In vitro cell culture
ROS production detection in presence of normal glucose and high glucose and corresponding gene expression profile
Human mesenchymal stromal cells (hMSCs) were obtained from Lonza Inc.(Walkersville, MD, USA). They were cultured in Dulbecco’s modified Eagle’s medium (DMEM). hMSCs were exposed to high (25 Mm) and normal (5.5 Mm) glucose media in the presence of sucralose (0 mM, 0.2 mM, 0.45 mM, and 1 mM) for 72 h followed by gene expression analysis and Mitosox Red staining. The gene expression profile was directed towards adipogenesis (CEBPa, PPARG), antioxidants (SOD 1, SOD2, SOD3, Catalase, GPX1, GPX3), and glucose transporters (GLUT1 and GLUT4). We choose 72 h as the time point for all our experiments to observe discernable intracellular ROS accumulation with Mitosox staining.
Detection of adipogenesis in presence of adipogenic media
hMSCs were exposed to adipogenic media (Lonza, Walkersville, MD, USA) in the presence of sucralose (0 mM, 0.2 mM, and 1 mM) for 3 cycles of induction and 3 cycles of maintenance (18 days) followed by gene expression analysis and Oil Red O staining.
RNA extraction, cDNA synthesis, and gene expression in hMSCs and subcutaneous fat
Quantitative reverse transcriptase polymerase chain reaction (qRT-PCR) was used for gene expression analysis. Total mRNA from hMSCs was isolated by RNeasy Mini Kit (Qiagen, Hilden, Germany). T100 Thermal Cycler (Bio-Rad, Hercules, CA) was used to convert mRNA to cDNA using the High Capacity cDNA Reverse Transcription Kit (Applied Biosystems, Foster City, CA). CFX96 Real-Time qPCR System (Bio-Rad) was used to analyze the genes of interest using TaqMan Universal Master Mix II (Applied Biosystems, Foster City, CA). Expression of individual genes was normalized to housekeeping genes (18S or GAPDH).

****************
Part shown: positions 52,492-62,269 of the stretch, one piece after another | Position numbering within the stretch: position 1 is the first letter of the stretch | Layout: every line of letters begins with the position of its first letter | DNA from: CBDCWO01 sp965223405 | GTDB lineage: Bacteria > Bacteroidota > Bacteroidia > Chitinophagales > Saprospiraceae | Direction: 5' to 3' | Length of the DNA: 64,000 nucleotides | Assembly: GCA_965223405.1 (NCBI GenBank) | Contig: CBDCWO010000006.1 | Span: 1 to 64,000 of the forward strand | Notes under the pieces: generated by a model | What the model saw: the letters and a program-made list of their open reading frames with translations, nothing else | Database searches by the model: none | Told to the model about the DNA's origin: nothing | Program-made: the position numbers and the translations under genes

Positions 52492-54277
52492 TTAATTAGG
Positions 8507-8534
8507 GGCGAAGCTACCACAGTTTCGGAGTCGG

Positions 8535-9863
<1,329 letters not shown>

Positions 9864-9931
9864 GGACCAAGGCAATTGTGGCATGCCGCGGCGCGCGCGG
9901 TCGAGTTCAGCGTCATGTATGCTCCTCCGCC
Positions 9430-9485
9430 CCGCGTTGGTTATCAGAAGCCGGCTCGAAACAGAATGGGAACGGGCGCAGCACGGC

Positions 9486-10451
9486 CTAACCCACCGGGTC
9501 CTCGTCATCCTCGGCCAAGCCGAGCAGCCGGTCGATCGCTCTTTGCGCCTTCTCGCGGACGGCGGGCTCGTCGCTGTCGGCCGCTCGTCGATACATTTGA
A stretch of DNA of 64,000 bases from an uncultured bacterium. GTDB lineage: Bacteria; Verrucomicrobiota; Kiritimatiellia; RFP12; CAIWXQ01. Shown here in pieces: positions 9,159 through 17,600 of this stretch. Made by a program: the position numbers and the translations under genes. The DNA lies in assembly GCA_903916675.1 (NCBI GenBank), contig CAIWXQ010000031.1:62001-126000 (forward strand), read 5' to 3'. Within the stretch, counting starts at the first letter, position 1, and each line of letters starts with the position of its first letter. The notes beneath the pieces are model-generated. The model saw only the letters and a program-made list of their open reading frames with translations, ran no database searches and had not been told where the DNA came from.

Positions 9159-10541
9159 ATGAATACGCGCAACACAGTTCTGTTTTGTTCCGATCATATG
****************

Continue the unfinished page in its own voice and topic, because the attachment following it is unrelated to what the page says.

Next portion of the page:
Mitosox Red staining
hMSCs were exposed to normal glucose (5.5 mM) and high glucose (25 mM) with 0 mM, 0.2 mM, 0.45 mM, and 1.0 mM sucralose for 72 h. For Mitosox Red staining, 5 μM working solution was made from the stock solution (5 Mm) by adjusting with HBSS/Ca/Mg buffer. Cells were incubated in 1 ml of 5 μM Mitosox Red for 20 min at 37 °C followed by washing with Hanks’ Balanced Salt Solution (HBSS/Ca/Mg) buffer and fixed with 4% paraformaldehyde. Intensity of fluorescence was estimated by ImageJ.
Oil Red O staining
To prepare the stock solution of Oil Red O (Sigma), 0.5% Oil Red O was dissolved in isopropanol. Three parts of this stock solution were mixed with 2 parts of phosphate-buffered saline (PBS) to make working Oil Red O solution. hMSCs were stained by Oil Red O working solution for 20 min, followed by 3 washes with PBS.
Cell viability test
Cell viability was performed using trypan blue exclusion test, during the same setting as the differentiation experiment.
Results were analyzed by using unpaired t test with p values *< 0.05 considered statistically significant.
Mitosox Red staining of cells exposed to normal and high glucose with or without sucralose